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Elements of regional beetle faunas: faunal variation and compositional breakpoints along climate, land cover and geographical gradients

Heino, Jani, Alahuhta, Janne, Johansson, Frank
The journal of animal ecology 2015 v.84 no.2 pp. 427-441
Carabidae, Cerambycidae, Dytiscidae, animal ecology, biogeography, climate, environmental factors, land cover, nestedness, regression analysis, species diversity, temperature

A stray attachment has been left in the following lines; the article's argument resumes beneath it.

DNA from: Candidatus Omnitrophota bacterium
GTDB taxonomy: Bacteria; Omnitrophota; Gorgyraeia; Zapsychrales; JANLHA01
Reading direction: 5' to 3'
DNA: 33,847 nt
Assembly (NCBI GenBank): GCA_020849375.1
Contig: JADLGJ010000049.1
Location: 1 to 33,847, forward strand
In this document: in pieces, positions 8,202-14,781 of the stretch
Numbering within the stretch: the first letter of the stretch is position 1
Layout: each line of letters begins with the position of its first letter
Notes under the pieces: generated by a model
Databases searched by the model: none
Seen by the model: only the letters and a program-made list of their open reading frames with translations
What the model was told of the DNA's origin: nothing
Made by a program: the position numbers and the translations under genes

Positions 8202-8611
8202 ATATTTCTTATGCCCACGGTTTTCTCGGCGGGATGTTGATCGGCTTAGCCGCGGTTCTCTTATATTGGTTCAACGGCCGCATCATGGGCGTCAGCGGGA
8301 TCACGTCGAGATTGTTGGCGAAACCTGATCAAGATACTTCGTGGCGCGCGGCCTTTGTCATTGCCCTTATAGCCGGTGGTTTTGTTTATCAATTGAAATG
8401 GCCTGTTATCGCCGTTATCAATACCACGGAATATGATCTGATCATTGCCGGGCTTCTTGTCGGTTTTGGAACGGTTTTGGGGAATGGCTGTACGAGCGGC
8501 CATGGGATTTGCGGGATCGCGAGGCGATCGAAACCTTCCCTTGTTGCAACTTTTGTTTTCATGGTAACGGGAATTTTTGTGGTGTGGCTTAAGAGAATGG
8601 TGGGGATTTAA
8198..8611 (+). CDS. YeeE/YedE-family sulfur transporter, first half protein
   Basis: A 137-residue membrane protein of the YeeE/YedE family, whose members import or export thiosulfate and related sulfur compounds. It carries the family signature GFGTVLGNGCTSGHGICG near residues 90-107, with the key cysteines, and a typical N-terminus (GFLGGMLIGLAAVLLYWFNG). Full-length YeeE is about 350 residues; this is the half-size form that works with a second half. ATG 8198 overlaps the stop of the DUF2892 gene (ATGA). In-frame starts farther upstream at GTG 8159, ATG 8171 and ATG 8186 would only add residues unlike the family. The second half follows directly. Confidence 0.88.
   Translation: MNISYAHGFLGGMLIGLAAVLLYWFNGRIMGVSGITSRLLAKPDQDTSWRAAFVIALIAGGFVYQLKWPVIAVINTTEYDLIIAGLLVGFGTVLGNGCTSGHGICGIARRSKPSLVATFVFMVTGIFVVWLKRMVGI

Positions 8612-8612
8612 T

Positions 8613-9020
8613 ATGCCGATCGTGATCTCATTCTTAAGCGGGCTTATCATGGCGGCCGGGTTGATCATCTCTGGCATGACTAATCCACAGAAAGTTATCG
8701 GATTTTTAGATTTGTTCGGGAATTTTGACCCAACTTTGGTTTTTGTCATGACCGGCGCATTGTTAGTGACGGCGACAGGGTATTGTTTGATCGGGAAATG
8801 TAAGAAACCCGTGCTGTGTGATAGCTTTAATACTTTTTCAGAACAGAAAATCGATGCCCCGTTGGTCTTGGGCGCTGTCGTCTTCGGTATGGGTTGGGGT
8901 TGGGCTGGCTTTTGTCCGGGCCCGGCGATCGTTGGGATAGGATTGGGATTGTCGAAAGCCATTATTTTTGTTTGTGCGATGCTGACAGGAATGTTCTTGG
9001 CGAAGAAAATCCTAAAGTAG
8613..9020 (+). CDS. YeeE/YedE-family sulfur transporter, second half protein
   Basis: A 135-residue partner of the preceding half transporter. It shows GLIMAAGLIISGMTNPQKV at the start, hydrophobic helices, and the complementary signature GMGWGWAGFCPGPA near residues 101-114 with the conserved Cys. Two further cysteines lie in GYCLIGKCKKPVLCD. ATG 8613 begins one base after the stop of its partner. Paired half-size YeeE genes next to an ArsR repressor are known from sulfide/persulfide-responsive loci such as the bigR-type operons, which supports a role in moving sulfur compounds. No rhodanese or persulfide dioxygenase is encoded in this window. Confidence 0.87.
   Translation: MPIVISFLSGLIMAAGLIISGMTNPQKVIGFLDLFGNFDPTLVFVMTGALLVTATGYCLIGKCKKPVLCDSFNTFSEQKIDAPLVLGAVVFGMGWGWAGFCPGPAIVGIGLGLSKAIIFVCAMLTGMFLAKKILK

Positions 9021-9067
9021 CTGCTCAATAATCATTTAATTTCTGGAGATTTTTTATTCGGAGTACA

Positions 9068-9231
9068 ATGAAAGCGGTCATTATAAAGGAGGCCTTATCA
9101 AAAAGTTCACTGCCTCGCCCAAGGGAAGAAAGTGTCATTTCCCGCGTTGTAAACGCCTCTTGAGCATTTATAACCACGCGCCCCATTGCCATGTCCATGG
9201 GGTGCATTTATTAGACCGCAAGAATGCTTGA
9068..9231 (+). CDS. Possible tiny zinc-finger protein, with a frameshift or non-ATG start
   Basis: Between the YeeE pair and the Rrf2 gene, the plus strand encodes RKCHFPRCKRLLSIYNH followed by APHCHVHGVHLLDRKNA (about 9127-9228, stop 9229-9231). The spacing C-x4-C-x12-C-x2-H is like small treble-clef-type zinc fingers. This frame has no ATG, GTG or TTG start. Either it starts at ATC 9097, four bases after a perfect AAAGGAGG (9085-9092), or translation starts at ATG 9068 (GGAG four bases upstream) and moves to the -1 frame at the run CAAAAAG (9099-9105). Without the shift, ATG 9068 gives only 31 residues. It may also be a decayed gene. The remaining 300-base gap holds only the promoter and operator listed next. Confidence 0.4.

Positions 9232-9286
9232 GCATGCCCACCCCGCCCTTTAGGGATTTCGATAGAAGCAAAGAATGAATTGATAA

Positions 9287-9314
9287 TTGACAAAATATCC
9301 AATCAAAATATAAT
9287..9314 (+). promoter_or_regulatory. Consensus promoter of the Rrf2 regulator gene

Regional faunas are structured by historical, spatial and environmental factors. We studied large‐scale variation in four ecologically different beetle groups (Coleoptera: Dytiscidae, Carabidae, Hydrophiloidea, Cerambycidae) along climate, land cover and geographical gradients, examined faunal breakpoints in relation to environmental variables, and investigated the best fit pattern of assemblage variation (i.e. randomness, checkerboards, nestedness, evenly spaced, Gleasonian, Clementsian). We applied statistical methods typically used in the analysis of local ecological communities to provide novel insights into faunal compositional patterns at large spatial grain and geographical extent. We found that spatially structured variation in climate and land cover accounted for most variation in each beetle group in partial redundancy analyses, whereas the individual effect of each explanatory variable group was generally much less important in accounting for variation in provincial species composition. We also found that climate variables were most strongly associated with faunal breakpoints, with temperature‐related variables alone accounting for about 20% of variation at the first node of multivariate regression tree for each beetle group. The existence of faunal breakpoints was also shown by the ‘elements of faunal structure’ analyses, which suggested Clementsian gradients across the provinces, that is, that there were two or more clear groups of species responding similarly to the underlying ecological gradients. The four beetle groups showed highly similar biogeographical patterns across our study area. The fact that temperature was related to faunal breakpoints in the species composition of each beetle group suggests that climate sets a strong filter to the distributions of species at this combination of spatial grain and spatial extent. This finding held true despite the ecological differences among the four beetle groups, ranging from fully aquatic to fully terrestrial and from herbivorous to predaceous species. The existence of Clementsian gradients may be a common phenomenon at large scales, and it is likely to be caused by crossing multiple species pools determined by climatic and historical factors on the distributions of species.